Phase I:
Samples of material precipitated by ground water on surfaces of the existing distribution system will be collected and analyzed for mineralogy and, in some cases, chemical composition. Efforts will be made to compile any existing data of this nature and (or) to obtain previously collected samples from the City. Sample collection/analysis will focus on obtaining information on precipitates in different areas of the City and from different components of the distribution system – in particular, distribution lines, reservoirs, and residential water heaters.

Historical data about the chemical compositions of surface water from the Rio Grande and ground water from City municipal-supply wells will be compiled and examined to determine representative water for chemical modeling. Data on the chemical composition of surface water from the Rio Grande during different seasons and flow conditions will be obtained from the USGS National Water Information Systems database. Data on the composition of ground water from City supply wells will be obtained from a City database. The data will be examined for ranges in chemical composition, as well as ranges in saturation indices of selected minerals as calculated by PHREEQC. Representative samples will then be selected for use in geochemical models involving mixing of water and equilibration with mineral precipitates found to be present in the distribution system; models also will be used examine the potential for formation of new precipitates. Expected changes in the chemical characteristics of Rio Grande water during treatment by the City also will be taken into account in determining water for modeling.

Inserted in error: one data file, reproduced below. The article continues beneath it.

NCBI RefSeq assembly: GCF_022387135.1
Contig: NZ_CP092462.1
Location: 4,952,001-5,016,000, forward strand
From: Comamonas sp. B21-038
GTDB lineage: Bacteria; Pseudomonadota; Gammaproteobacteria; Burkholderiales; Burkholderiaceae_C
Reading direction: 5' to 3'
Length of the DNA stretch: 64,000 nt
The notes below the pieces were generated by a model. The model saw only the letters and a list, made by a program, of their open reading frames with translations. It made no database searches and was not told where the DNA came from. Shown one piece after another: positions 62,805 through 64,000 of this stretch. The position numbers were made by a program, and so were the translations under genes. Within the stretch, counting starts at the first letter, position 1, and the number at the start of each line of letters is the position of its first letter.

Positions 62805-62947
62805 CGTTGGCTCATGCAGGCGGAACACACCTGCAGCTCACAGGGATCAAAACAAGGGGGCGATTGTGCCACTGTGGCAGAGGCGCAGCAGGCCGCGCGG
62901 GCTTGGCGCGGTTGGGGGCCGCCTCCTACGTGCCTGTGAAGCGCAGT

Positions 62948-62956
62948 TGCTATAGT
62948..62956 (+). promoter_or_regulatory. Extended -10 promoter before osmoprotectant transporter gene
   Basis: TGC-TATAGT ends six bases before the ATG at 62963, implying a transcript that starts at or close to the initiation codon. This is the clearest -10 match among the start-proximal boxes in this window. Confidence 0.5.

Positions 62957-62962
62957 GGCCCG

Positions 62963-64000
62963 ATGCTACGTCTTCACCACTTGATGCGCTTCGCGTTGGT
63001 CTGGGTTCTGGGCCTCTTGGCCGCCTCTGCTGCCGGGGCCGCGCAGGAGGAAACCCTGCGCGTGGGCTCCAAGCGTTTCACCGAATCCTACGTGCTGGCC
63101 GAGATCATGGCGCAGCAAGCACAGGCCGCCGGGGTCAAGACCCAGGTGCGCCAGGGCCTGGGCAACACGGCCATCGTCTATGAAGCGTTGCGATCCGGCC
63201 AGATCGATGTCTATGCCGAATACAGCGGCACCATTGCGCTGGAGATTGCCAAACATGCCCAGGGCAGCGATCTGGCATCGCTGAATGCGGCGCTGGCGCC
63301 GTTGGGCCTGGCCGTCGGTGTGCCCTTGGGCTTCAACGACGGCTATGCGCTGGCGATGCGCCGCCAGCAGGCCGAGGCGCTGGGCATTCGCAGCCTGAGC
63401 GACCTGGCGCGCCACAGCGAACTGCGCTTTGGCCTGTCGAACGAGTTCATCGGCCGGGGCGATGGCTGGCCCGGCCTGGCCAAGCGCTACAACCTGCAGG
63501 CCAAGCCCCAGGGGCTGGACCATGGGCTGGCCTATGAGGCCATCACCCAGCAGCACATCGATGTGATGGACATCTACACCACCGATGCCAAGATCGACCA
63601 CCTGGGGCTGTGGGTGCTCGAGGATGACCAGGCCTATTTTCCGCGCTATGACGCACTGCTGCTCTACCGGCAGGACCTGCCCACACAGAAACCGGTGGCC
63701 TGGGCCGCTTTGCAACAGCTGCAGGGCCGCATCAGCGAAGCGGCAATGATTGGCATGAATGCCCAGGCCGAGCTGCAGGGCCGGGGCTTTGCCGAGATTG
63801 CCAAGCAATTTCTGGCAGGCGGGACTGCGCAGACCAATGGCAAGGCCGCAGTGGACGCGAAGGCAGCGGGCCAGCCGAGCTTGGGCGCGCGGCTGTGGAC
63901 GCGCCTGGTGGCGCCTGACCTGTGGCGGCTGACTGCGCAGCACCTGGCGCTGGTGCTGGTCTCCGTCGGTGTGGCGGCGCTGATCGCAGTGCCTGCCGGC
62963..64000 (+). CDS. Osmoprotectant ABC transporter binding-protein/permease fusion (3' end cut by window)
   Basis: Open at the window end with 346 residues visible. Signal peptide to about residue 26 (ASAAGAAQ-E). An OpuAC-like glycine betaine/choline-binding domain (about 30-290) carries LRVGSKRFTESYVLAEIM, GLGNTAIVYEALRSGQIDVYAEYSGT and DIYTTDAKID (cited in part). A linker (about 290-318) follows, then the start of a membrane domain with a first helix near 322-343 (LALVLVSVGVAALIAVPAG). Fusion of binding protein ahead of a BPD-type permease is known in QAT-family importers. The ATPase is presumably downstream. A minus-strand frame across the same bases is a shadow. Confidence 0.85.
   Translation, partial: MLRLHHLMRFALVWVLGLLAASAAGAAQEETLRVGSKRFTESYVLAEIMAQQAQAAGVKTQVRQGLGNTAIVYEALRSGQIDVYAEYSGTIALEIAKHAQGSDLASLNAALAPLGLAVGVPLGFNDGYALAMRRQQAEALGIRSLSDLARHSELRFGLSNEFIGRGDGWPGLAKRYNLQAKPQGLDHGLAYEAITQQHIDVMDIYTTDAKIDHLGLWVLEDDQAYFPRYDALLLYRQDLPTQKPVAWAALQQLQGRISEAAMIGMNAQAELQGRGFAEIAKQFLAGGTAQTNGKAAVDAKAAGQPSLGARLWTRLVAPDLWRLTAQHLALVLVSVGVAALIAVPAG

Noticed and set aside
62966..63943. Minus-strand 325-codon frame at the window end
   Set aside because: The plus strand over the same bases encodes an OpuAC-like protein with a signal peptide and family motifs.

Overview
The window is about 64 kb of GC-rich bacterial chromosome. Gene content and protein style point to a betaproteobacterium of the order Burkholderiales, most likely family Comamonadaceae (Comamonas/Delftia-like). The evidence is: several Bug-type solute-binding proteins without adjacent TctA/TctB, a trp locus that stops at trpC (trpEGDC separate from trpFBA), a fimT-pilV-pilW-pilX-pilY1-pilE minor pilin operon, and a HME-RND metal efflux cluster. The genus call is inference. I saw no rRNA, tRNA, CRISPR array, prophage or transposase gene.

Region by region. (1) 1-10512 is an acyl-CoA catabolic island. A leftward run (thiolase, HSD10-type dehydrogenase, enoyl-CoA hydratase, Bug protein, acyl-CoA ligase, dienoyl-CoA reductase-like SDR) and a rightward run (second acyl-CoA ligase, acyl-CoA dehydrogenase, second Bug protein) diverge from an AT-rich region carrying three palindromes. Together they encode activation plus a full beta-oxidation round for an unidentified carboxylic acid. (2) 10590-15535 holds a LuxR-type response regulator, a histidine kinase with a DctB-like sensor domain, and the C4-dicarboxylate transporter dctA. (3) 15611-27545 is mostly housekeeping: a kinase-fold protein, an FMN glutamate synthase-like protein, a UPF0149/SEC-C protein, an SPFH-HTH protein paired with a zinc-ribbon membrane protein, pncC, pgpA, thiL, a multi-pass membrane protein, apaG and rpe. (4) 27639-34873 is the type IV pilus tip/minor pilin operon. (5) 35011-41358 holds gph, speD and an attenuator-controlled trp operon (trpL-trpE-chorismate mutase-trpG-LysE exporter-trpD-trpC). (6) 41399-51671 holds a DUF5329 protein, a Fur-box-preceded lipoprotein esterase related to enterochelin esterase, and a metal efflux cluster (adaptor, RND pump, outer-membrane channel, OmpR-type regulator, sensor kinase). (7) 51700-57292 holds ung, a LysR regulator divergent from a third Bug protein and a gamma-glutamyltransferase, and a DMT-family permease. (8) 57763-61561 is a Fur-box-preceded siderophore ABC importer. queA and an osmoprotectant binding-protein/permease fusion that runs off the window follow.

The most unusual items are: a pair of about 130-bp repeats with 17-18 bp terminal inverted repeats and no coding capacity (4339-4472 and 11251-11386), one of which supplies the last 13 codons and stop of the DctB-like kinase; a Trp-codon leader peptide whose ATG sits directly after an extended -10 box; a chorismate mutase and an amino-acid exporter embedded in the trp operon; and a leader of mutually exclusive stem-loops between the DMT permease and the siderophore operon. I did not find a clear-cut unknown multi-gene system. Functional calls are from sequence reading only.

Phase II:
The geochemical modeling package PHREEQC will be used to evaluate the likely results of mixing Rio Grande surface water and City of Albuquerque ground water from various well fields, and of placing these mixtures in contact with mineral precipitates found to be present in the City’s water-distribution system. Specific mineral phases to be included in the modeling will be determined based on minerals expected to precipitate during mixing, as well as on the mineral and chemical analysis of existing precipitates. The availability of water-quality data on redox conditions and minor-element concentrations could limit the mineral phases that can be modeled. The mixtures of surface water and ground water to be used will be based on current knowledge of the likely future operation of the water-supply system. Models will be run using a range of temperatures, redox conditions, and partial pressures of selected gases that can be expected to occur within the distribution system. Results of the modeling will be examined for indications of mineral precipitation during mixing, as well as for the potential that minerals already present within the distribution system will dissolve. Conditions under which precipitation and (or) dissolution is most likely to occur will be evaluated. Also, the general compositions of the resulting water, as well as any new mineral precipitates, will be determined.